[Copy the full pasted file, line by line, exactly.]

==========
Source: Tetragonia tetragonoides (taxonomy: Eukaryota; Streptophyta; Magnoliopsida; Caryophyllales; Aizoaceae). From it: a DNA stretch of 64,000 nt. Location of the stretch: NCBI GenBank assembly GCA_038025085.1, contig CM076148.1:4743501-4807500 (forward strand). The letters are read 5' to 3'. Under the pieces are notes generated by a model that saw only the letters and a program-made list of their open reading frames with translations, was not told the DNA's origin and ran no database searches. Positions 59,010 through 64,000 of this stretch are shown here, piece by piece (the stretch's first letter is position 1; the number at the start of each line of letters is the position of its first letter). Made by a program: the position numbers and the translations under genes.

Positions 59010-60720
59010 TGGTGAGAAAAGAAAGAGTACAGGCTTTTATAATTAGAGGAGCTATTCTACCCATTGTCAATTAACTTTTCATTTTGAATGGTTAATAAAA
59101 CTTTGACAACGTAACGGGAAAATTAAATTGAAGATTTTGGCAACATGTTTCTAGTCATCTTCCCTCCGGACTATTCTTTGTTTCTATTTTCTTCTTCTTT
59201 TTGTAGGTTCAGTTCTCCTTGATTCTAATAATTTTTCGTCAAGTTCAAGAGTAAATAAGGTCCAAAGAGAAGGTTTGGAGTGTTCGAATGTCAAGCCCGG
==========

Source: Tetragonia tetragonoides (taxonomy: Eukaryota; Streptophyta; Magnoliopsida; Caryophyllales; Aizoaceae). From it: a DNA stretch of 64,000 nt. Location of the stretch: NCBI GenBank assembly GCA_038025085.1, contig CM076148.1:4743501-4807500 (forward strand). The letters are read 5' to 3'. Under the pieces are notes generated by a model that saw only the letters and a program-made list of their open reading frames with translations, was not told the DNA's origin and ran no database searches. Positions 59,010 through 64,000 of this stretch are shown here, piece by piece (the stretch's first letter is position 1; the number at the start of each line of letters is the position of its first letter). Made by a program: the position numbers and the translations under genes.

Positions 59010-60720
59010 TGGTGAGAAAAGAAAGAGTACAGGCTTTTATAATTAGAGGAGCTATTCTACCCATTGTCAATTAACTTTTCATTTTGAATGGTTAATAAAA
59101 CTTTGACAACGTAACGGGAAAATTAAATTGAAGATTTTGGCAACATGTTTCTAGTCATCTTCCCTCCGGACTATTCTTTGTTTCTATTTTCTTCTTCTTT
59201 TTGTAGGTTCAGTTCTCCTTGATTCTAATAATTTTTCGTCAAGTTCAAGAGTAAATAAGGTCCAAAGAGAAGGTTTGGAGTGTTCGAATGTCAAGCCCGG